It’s not that we shouldn’t view God as having authority over us wherein he rightfully tells us how we should live our lives, but the trouble comes when we forget that God is so much more. If God is just our boss, then our relationship with him will be rather sterile and distant. Bosses have authority, but most people don’t want to get to know them or cultivate a relationship with them beyond doing what they ask and getting paid. If God is just your boss, then you begin to see your life as very task-oriented; there is a list of duties you must accomplish before you can relax and do what you really want to do. An employee often morphs himself into whatever his boss values and respects so that his boss never really knows him and the result is that the business works like a well-oiled machine, but the relationship never really moves beyond what works best to get the job done.
Praise the Lord that he is so much more than our boss or master. He is also Father, so he knows us, loves us and provides for our every need. He is also King, so he is powerful, majestic and worthy of all honor. And he is also Savior, so he frees us from sin, Satan and death, and we don’t have to earn his favor because he pours it out graciously through his Son every second of every day! When we keep a well-balanced view of God, then we not only seek to work for God, we also seek to know him, worship him, and delight in him.
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There are oodles and oodles of fantastic theological and Christian living books to read. The books on my reading list continue to grow exponentially as each month passes with the release of more and more solid resources for the believer. Even for people who can blow through multiple books in a week, the widespread availability of good books has got to seem overwhelming. So, how does the normal Christian know what to read in order to maximize the time and energy he has to read, especially considering the reality that he’s got a thousand other things he’s juggling at the same time? There are specific books I would recommend to Christians in various seasons and trials of life, but the following is a short list of books that I think every church member should and can read, no matter what his/her educational level, attention span, and time availability (that means each book is relatively short and to-the-point). Each book deals with a topic or topics pertinent to living a well-balanced life for the glory of God.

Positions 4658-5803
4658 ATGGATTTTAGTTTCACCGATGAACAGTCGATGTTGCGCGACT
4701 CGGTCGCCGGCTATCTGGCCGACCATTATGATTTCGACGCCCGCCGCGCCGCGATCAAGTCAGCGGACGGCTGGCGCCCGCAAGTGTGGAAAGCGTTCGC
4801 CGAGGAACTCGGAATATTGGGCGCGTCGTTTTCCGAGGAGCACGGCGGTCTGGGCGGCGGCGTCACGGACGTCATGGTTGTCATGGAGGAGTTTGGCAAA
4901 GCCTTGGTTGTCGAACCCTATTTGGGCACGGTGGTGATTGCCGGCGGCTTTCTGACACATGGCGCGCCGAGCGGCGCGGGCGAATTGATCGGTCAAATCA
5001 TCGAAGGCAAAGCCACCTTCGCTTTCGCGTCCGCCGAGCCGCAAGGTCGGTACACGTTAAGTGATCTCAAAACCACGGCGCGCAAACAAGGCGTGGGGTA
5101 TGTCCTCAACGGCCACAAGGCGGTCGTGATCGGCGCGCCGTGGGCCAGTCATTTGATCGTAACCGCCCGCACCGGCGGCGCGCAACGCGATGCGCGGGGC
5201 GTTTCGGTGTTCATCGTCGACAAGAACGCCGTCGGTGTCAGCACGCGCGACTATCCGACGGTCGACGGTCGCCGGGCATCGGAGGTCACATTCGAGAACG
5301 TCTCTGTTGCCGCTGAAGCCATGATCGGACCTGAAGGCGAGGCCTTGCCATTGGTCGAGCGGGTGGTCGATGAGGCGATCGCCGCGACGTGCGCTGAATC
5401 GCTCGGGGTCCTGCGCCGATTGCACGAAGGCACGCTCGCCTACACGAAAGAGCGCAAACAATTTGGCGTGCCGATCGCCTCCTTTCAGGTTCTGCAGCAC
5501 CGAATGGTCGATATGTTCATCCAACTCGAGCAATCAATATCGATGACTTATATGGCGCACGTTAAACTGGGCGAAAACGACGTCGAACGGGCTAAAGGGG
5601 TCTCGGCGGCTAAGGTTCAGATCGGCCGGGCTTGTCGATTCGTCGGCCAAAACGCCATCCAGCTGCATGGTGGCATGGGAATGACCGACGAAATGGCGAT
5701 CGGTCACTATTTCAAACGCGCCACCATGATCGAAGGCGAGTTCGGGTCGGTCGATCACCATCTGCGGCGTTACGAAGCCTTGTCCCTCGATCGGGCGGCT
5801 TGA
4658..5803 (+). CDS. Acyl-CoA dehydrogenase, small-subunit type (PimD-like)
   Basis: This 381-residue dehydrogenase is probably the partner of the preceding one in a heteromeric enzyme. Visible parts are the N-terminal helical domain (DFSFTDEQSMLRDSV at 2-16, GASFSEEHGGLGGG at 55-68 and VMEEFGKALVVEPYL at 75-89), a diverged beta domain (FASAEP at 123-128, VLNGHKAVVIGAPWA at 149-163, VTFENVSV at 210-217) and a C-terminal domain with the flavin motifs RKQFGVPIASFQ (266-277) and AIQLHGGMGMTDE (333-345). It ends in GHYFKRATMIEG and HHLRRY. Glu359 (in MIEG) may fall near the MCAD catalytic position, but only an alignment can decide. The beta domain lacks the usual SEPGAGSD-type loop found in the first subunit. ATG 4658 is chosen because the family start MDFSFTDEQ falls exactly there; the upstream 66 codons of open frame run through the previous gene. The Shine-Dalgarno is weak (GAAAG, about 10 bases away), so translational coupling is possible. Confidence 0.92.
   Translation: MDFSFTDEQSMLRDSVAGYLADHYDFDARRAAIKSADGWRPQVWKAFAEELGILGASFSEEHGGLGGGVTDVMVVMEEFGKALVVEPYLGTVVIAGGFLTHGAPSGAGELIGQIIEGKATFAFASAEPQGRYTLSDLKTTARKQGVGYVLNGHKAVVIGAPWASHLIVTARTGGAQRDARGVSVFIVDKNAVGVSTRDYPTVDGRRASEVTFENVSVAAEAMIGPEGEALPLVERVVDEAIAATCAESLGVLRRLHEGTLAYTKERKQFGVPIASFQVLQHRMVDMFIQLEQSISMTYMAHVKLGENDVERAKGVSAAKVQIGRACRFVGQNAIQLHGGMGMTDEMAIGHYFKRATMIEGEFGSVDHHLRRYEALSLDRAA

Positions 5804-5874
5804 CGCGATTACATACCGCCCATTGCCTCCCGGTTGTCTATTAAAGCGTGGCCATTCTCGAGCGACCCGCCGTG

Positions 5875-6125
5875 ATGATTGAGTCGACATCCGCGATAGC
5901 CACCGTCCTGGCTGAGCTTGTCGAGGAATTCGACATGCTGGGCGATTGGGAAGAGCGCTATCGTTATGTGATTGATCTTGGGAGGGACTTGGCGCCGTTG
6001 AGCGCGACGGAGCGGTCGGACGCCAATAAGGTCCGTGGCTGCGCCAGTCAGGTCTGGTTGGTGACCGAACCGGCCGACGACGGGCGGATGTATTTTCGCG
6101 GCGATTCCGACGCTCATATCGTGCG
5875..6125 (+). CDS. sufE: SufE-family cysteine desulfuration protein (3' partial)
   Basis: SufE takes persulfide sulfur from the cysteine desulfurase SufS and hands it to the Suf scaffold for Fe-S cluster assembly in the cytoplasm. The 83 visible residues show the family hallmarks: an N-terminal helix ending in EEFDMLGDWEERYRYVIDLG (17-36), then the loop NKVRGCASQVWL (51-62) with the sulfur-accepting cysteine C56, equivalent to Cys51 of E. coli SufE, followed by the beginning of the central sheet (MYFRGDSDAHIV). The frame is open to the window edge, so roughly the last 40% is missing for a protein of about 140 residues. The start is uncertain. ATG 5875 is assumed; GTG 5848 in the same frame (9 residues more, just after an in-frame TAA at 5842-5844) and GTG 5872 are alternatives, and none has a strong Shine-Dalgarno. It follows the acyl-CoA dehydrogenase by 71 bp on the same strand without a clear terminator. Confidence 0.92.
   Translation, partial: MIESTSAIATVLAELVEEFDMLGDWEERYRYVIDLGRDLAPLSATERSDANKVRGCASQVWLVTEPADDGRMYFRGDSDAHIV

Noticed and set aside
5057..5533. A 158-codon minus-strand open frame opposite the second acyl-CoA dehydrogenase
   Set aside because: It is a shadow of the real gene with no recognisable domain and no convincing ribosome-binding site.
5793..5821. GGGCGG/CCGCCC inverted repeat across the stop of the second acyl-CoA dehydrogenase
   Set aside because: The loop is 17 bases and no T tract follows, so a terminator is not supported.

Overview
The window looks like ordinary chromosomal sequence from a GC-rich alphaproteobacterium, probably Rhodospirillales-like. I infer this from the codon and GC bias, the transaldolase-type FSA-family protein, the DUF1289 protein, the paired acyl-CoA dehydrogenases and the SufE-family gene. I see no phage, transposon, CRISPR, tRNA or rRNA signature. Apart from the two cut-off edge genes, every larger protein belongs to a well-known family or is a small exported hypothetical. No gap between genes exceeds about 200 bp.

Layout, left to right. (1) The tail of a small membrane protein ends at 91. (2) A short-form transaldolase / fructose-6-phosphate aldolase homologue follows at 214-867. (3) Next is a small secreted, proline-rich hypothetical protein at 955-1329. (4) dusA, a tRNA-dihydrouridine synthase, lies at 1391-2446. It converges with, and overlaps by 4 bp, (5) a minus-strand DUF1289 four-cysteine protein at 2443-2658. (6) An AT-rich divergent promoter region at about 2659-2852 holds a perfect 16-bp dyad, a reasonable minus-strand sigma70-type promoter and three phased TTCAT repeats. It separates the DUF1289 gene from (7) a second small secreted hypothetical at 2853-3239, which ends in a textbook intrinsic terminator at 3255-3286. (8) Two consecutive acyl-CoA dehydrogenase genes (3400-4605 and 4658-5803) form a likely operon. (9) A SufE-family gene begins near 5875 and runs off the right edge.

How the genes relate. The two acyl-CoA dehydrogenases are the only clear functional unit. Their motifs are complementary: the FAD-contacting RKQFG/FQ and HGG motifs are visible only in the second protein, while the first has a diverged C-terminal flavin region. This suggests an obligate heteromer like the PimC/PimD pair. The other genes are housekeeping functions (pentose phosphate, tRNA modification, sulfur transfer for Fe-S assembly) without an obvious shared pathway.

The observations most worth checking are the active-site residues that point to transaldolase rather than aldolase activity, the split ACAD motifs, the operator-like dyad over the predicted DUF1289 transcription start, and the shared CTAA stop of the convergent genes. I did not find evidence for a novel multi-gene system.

What is the Gospel? by Greg Gilbert – It’s crucial that we all know the biblical answer to this question not only for the health of our own faith but because there are others in our culture who are tenaciously trying to redefine it.
The Pursuit of Holiness by Jerry Bridges – As Bridges says in this book, “Holiness is for everyone” – being a Christian necessitates a pursuit of being morally and spiritually set apart for the honor of our King.
What is a Healthy Church Member? By Thabiti Anyabwile – If a Christian has the opportunity to be a member of a local church, he should be. This book talks about the blessings and responsibilities of a Christian inside the context of a local body of believers.
The Christian Life by Sinclair Ferguson – If you’re a Christian, then you cannot escape theology. The way you live will be determined by what you believe about who God is and what he’s done. This book is an introduction to the doctrines of the Christian Faith.
Living the Cross-Centered Life by C.J. Mahaney – Where the first book on the list defines the Gospel, this book discusses how to live in light of it.
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Everything epic is popular these days. Epic movies are selling big at the box office and pumping out the sequels to extend their epic stories. Epic music full of racing strings and wailing choral arrangements is being channeled through desktop speakers everywhere to make sending an email feel more like saving the world. Video games of epic proportion enable grown men who are dissatisfied with their lives to feel a sense of empowerment from the risk-free comfort of their futons.
If we think about it, the Gospel is the epic of epic! It’s the grand story that God has been unfolding throughout the ages and it’s what history is all about. The Gospel of redemption has a wise, benevolent king who loves his people (God), a cataclysmic problem that threatens to destroy humanity (sin), a fierce and deceptive enemy seeking to thwart the king’s plan (Satan), an unlikely hero who gives his life to save the king’s people (Jesus), a ray of hope when the battle seems lost (the Resurrection), a war to end all wars (Armageddon), and the most glorious “happily ever after” ever (eternity with Jesus in the new heavens and new earth).
If you’re like me, then you love being part of something this epic. It excites your heart, gives you ultimate purpose, and makes the smallest moments in life turn into an opportunity to fight for the God who will triumph over all. But I have a concern. It is not safe or right to follow after Jesus solely because we want to be a part of something epic. This happens whenever a hometown sports team starts doing well in the play-offs. People who haven’t watched one game all season come out of the woodwork with their jerseys and foam fingers because it’s exhilarating to be a part of something bigger than what they consider to be their boring 9 to 5 lives. We cannot use God as a means to the end of experiencing thrills and empowerment as part of his grand narrative. As John Piper has said, “God is the Gospel”. We are saved by him, to him, and for him. Remember, out of love God sent his only son to die in order to save your wretched soul, let that truth move you to worship him and realize that being part of the epic story is a benefit of this reality, but not its goal.